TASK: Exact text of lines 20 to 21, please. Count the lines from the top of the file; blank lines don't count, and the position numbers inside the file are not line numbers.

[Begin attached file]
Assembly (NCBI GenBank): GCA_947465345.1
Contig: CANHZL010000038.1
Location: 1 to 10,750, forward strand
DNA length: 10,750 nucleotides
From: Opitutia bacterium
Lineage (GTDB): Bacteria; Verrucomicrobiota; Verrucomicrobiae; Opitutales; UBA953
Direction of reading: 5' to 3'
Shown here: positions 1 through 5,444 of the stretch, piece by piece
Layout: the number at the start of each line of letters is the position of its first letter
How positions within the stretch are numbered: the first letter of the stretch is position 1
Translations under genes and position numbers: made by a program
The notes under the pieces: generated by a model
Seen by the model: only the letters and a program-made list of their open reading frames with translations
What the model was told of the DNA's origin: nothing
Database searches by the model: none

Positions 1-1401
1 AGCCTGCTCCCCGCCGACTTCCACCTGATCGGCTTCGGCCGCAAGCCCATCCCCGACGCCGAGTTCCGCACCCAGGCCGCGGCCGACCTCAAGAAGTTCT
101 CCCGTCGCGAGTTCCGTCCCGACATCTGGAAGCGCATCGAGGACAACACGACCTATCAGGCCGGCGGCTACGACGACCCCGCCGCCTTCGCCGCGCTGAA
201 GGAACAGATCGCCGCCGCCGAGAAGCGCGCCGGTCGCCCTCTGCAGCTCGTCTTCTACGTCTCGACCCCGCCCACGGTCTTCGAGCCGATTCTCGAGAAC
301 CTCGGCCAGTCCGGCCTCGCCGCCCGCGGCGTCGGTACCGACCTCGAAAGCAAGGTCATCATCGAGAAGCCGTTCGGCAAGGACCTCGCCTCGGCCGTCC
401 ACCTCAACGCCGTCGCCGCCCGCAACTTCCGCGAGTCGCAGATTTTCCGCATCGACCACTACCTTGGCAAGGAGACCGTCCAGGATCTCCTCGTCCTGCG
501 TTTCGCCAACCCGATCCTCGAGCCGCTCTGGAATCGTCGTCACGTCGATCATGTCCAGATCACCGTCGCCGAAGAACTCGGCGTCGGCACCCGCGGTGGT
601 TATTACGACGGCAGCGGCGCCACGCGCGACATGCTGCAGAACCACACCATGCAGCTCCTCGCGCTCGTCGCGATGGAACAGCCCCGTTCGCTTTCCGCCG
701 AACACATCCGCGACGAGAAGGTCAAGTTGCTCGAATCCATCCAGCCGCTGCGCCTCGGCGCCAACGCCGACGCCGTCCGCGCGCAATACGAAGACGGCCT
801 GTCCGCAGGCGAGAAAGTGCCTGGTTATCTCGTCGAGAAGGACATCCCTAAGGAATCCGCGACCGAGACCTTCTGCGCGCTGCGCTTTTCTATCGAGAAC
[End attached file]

301 CTCGGCCAGTCCGGCCTCGCCGCCCGCGGCGTCGGTACCGACCTCGAAAGCAAGGTCATCATCGAGAAGCCGTTCGGCAAGGACCTCGCCTCGGCCGTCC
401 ACCTCAACGCCGTCGCCGCCCGCAACTTCCGCGAGTCGCAGATTTTCCGCATCGACCACTACCTTGGCAAGGAGACCGTCCAGGATCTCCTCGTCCTGCG